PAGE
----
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Demand for U.S. housing takes largest hit in 2 years

By Ed Adamczyk
Demand for U.S. housing takes largest hit in 2 years
Several indicators suggest that housing demand in the United States is weakening because of high prices, slow wage growth and rising mortgage rates. File Photo by Roger L. Wollenberg/UPI | License Photo

Aug. 1 (UPI) -- Demand for housing fell in the United States in June, a decline experts say could negatively impact the domestic economy.

Residential investment, including the costs of construction and brokers' fees, fell in the second quarter of 2018, a report on U.S. economic growth showed. It was the third decline in the past four quarters.

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Existing-home sales fell for a third straight month, the National Association of Realtors said.

The U.S. Census Bureau reported that construction of new residential buildings also fell in June.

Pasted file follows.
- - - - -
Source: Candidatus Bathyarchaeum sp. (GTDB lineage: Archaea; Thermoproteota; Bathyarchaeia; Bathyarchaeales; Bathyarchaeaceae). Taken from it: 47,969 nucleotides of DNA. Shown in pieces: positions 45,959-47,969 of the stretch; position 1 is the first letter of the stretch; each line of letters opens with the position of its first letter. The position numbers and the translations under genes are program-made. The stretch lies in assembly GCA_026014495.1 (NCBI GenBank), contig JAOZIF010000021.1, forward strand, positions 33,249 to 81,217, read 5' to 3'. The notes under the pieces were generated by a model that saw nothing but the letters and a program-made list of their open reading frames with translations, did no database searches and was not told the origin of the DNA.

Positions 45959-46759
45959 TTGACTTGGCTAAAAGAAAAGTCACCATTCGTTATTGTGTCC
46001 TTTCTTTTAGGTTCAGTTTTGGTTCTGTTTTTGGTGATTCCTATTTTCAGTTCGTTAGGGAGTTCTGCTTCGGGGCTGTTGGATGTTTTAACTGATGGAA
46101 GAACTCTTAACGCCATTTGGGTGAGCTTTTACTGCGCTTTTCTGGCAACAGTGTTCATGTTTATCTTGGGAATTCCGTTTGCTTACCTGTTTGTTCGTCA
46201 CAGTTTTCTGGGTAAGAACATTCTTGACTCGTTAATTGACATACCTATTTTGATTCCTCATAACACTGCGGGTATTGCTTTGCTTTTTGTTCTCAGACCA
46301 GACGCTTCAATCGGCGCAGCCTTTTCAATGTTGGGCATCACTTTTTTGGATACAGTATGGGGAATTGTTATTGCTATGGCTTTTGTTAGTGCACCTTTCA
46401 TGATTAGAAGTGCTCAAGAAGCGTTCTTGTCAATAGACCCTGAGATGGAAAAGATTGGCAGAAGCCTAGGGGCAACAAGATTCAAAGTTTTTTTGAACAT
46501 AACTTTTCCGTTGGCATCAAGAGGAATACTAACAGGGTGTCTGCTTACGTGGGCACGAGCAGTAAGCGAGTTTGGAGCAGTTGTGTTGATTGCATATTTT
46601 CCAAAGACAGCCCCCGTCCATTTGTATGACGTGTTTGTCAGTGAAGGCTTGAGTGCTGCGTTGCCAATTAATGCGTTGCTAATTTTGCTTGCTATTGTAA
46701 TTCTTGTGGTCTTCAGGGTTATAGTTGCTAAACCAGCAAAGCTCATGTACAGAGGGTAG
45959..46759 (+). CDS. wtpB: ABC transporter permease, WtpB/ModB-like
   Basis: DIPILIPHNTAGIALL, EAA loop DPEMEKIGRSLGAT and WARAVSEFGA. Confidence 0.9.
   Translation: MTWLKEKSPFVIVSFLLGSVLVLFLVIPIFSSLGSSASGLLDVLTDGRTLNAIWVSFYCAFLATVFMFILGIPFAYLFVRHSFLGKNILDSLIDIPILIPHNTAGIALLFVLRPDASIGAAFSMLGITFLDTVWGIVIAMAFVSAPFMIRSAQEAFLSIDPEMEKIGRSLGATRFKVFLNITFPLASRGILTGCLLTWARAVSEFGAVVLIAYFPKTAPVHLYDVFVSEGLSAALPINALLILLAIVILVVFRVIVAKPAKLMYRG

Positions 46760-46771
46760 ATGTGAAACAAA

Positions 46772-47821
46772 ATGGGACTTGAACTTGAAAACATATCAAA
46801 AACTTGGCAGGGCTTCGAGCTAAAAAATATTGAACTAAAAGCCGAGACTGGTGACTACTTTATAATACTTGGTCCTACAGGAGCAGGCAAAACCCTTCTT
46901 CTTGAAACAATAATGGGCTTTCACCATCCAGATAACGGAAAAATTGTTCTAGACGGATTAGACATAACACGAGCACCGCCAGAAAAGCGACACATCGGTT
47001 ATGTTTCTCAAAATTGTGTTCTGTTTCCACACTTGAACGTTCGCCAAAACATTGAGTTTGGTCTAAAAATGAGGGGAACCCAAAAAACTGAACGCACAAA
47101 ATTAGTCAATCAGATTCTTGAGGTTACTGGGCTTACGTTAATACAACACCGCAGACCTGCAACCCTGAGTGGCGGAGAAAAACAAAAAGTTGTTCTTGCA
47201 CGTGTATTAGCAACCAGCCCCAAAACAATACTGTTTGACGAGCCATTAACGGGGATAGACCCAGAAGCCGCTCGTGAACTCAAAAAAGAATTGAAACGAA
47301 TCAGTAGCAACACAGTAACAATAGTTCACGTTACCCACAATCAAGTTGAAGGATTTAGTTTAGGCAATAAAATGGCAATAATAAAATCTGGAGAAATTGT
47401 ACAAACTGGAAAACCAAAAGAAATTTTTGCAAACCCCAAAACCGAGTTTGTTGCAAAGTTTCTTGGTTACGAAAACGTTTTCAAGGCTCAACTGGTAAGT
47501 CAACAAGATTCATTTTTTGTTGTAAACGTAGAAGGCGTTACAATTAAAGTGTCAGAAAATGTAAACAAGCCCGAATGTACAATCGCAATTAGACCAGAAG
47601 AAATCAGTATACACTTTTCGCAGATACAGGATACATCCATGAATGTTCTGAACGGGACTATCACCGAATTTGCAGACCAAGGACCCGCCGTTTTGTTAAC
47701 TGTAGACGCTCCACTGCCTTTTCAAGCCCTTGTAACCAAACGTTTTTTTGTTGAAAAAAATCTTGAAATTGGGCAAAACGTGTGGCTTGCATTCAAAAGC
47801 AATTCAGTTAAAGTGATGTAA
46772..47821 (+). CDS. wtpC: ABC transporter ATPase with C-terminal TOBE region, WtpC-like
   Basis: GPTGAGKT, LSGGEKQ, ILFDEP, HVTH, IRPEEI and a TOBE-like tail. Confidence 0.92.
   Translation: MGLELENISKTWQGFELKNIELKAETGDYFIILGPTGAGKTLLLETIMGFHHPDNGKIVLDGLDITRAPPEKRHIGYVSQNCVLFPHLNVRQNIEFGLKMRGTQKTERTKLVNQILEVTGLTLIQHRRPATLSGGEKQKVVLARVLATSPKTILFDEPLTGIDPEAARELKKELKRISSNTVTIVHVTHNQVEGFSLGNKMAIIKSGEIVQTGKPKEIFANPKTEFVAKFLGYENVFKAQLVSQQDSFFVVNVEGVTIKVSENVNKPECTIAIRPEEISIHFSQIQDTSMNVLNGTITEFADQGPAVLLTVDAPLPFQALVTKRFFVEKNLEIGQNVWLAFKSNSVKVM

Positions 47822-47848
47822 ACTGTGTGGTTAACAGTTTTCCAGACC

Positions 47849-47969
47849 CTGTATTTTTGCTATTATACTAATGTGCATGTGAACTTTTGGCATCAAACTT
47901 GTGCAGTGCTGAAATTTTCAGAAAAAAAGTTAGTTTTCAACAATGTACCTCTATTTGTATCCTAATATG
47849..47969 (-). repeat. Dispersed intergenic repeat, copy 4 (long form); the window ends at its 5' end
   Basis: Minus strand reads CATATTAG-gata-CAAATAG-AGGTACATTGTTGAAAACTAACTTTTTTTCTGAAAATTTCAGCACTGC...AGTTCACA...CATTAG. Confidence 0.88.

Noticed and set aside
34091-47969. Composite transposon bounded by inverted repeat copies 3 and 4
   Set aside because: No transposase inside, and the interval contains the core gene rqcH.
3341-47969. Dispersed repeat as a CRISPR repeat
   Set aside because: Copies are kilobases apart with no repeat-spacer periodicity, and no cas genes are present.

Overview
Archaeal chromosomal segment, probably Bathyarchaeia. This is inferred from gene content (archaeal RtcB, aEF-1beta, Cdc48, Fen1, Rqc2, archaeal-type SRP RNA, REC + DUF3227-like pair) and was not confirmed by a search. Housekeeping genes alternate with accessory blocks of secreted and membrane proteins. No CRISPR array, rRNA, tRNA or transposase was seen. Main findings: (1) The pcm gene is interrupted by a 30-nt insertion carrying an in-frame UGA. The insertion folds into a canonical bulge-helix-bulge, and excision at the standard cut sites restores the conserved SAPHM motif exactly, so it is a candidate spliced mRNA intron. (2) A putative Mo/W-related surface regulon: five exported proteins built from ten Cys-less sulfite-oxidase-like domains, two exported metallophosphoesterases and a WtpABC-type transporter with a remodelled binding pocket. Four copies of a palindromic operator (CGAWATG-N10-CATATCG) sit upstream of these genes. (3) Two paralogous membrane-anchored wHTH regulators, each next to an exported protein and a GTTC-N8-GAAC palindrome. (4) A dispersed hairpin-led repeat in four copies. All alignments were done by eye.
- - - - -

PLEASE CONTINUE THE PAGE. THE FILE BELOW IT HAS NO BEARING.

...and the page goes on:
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Real estate website Redfin said housing demand fell 9.6 percent from a year ago, the largest year-to-year drop since 2016.

Tours of homes by prospective buyers in 15 large markets fell 6.1 percent and the number of homes for sale in markets it covers declined by nearly 4 percent.

Experts say high home prices, few listings for affordable first homes and rising mortgage rates are weighing down the real estate market. The industry is regarded as a predictor of future economic activity.

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While economists warn that monthly housing data is frequently revised, they say a downward trend in key indicators is evident.

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"It's very hard to escape the conclusion that the market has peaked for this cycle, given the rise in mortgage rates since last fall and the gradual tightening of lending standards," Ian Shepherdson, chief economist at Pantheon Macroeconomics, said.

Jonathan Miller, of real estate appraiser Miller Samuel, said luxury home sales have slowed because of uncertainty regarding the new U.S. tax law. Also, the market for less-expensive housing has "crossed an affordability threshold," he said, citing years of increasing prices, low supply of homes, slow wage growth and rising mortgage rates.

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